One of the more solid tenets of Big Oil dogma has always been that carbon pricing, whether a simple tax or a market-based cap-and-trade system, is terrible and conservatives must stand in unison against it. Daily Caller reporter Michael Bastach, a former Koch Institute Intern, confirmed this recently: “This vote against a carbon tax in the (American
Bill McKibben — author, climate activist, and founder of 350.org — is in the midst of a 21-city “Do the Math” tour to build grassroots support for combating climate change. The target of the campaign is the fossil fuel industry, and McKibben and 350.org are calling for universities, colleges, and governments to divest themselves of oil and coal company assets.
Actor Pierce Brosnan, famous starring in several installments of the James Bond franchise, has lent his support to a campaign to save beluga whales in Alaska.
There are only 284 beluga whales in Cook Inlet, Alaska but that hasn’t stopped the Apache Alaska Corporation from preparing to launch a deadly
Royal Dutch Shell, the fifth-largest company in the world, is suing the Sierra Club along with a dozen other environmental organizations on the off chance that we might attempt to do our job. Shell is taking us to court preemptively because we might have the audacity to say that drilling in the Arctic is risky and unsafe. Even though we haven’t seen the full plans yet and haven’t
The United States is still the wealthiest nation in the world — we’re far from broke. What’s broken, though, is the way we allocate our considerable national resources. Fixing that would put our economy back on track faster than any “supercommittee” rep could posture and bloviate on Fox News.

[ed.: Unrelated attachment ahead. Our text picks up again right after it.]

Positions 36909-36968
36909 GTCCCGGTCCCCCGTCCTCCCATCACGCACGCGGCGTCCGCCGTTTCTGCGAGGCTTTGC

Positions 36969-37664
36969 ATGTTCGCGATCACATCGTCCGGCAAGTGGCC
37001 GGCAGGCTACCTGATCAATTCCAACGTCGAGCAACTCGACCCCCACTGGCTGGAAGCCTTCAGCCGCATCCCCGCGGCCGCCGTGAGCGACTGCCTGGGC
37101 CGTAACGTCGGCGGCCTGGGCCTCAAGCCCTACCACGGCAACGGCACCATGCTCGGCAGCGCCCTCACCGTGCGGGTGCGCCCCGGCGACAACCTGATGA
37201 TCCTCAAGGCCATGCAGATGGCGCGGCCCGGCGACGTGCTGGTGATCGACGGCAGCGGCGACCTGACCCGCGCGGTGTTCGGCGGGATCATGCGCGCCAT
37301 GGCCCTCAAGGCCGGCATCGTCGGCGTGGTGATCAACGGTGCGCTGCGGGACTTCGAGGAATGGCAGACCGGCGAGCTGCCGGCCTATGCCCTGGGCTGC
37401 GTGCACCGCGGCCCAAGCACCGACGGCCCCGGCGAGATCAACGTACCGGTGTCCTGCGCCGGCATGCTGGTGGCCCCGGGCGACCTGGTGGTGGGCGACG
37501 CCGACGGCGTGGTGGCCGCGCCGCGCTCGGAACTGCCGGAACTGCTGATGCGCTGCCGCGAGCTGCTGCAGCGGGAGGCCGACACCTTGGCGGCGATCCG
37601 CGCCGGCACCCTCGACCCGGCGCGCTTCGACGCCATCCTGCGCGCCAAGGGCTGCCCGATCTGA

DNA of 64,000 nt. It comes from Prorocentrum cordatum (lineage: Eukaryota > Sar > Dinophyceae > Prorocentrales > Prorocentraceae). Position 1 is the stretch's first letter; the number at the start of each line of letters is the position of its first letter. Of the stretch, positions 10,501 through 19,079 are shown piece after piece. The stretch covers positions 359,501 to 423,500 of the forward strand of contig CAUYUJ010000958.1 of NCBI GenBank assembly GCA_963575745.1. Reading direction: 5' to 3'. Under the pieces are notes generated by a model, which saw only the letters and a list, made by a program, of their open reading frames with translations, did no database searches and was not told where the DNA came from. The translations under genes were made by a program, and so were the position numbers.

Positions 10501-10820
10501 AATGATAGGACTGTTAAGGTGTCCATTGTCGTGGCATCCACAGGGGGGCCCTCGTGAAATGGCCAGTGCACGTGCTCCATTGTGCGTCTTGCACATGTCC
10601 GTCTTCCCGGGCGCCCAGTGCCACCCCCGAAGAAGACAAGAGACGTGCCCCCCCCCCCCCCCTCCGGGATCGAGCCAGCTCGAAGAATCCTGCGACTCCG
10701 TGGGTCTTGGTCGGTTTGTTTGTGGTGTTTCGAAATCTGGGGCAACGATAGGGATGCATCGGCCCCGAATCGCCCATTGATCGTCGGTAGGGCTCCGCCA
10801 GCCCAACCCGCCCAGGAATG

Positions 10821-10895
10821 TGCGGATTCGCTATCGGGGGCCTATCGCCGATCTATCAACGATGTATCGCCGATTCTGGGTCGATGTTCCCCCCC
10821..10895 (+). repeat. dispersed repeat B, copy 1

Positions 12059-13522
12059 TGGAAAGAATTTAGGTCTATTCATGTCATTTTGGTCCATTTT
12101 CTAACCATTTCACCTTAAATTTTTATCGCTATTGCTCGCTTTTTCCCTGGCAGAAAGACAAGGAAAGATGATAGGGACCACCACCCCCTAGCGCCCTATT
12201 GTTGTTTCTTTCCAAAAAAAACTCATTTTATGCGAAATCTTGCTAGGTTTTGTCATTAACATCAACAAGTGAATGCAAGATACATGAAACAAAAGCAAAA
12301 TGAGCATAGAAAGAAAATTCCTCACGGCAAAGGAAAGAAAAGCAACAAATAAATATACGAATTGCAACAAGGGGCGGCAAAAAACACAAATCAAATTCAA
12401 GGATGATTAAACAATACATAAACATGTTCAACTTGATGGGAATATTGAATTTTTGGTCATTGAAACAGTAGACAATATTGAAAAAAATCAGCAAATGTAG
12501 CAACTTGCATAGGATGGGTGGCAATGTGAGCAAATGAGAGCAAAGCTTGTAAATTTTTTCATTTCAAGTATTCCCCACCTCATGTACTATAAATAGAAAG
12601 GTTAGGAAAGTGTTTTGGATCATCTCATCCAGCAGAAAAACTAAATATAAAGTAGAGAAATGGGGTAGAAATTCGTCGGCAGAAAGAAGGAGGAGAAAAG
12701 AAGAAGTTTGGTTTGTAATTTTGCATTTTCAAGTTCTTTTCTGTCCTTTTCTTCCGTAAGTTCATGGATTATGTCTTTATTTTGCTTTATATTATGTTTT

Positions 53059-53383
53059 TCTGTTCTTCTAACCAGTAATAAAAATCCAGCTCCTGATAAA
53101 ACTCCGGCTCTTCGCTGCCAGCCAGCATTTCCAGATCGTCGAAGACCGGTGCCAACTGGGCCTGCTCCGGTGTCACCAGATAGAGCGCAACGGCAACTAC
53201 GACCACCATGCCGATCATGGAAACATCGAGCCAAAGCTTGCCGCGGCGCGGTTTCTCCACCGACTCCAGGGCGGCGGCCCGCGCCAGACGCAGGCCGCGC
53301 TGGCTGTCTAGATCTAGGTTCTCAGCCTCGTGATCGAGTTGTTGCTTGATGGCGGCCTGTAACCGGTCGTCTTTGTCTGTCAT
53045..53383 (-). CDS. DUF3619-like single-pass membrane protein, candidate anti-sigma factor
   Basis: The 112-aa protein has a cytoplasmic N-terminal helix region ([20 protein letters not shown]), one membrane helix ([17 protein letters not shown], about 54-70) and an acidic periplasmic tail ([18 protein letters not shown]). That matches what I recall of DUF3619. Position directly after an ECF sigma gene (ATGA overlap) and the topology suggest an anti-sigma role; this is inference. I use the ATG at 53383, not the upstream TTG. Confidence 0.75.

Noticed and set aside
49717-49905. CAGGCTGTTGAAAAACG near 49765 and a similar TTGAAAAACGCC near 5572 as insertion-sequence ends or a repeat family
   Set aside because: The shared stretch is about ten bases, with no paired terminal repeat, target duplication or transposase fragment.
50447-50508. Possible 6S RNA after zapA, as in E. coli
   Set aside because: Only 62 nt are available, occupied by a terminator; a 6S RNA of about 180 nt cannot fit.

A wave of reports trumpeting the oil industry’s shift to unconventional fuels has appeared in recent weeks. The Wall Street Journal and the New York Times are among the major publications covering changes in the global fossil fuel industry. With their investments in new technologies and new
Here’s another must-see video from Annie Leonard at The Story of Stuff, this one called “The Story of Broke.”
I hope everyone will invest five minutes and check this out. Note how much of what she’s saying sounds like what we have been saying, e.g., factoids like this:
I have to say that I was impressed with most of the speakers at the EV Update show in San Diego last week.
Frankly, I didn’t expect to be. In the trade shows I frequent, I’m often shocked at how many presenters abuse the platform to promote their company, or the basic business concept that the company
All energy is not created equal since each energy resource in the U.S. receives different levels of subsidization that make it either very competitive or not at all in the energy marketplace. Consequently, when politicians, the media, and others say the U.S. cannot have an economy other than one based on fossil fuels, the reason is the unequal subsidy practice in place that
Representative Henry Waxman (D-California) and his colleagues, got an earful of excuses and an eyeful of blank stares from the heads of Exxon-Mobil, Chevron, Conoco-Phillips, BP, and Shell Oil as the bosses appeared before the Congressional Subcommittee on Energy and Commerce.
Appearing later on CNN, Waxman reported that the executives “all said they thought they could handle a disaster
Does that headline grab you? If not, these numbers should:
If that has not grabbed your attention yet, consider that in January of this year, Continental Airlines completed a test flight using a biofuel mixture, which included fuel derived from algae. The test flight yielded a 1.1 percent increase in fuel efficiency compared to a jet engine using traditional jet fuel.
That isn’t exactly a great leap forward, but achieving incremental increases in fuel efficiency coupled with the latest engine technology, as well as use of new materials in aircraft production, such as the Boeing 787, could signal a dynamic shift for the airline industry.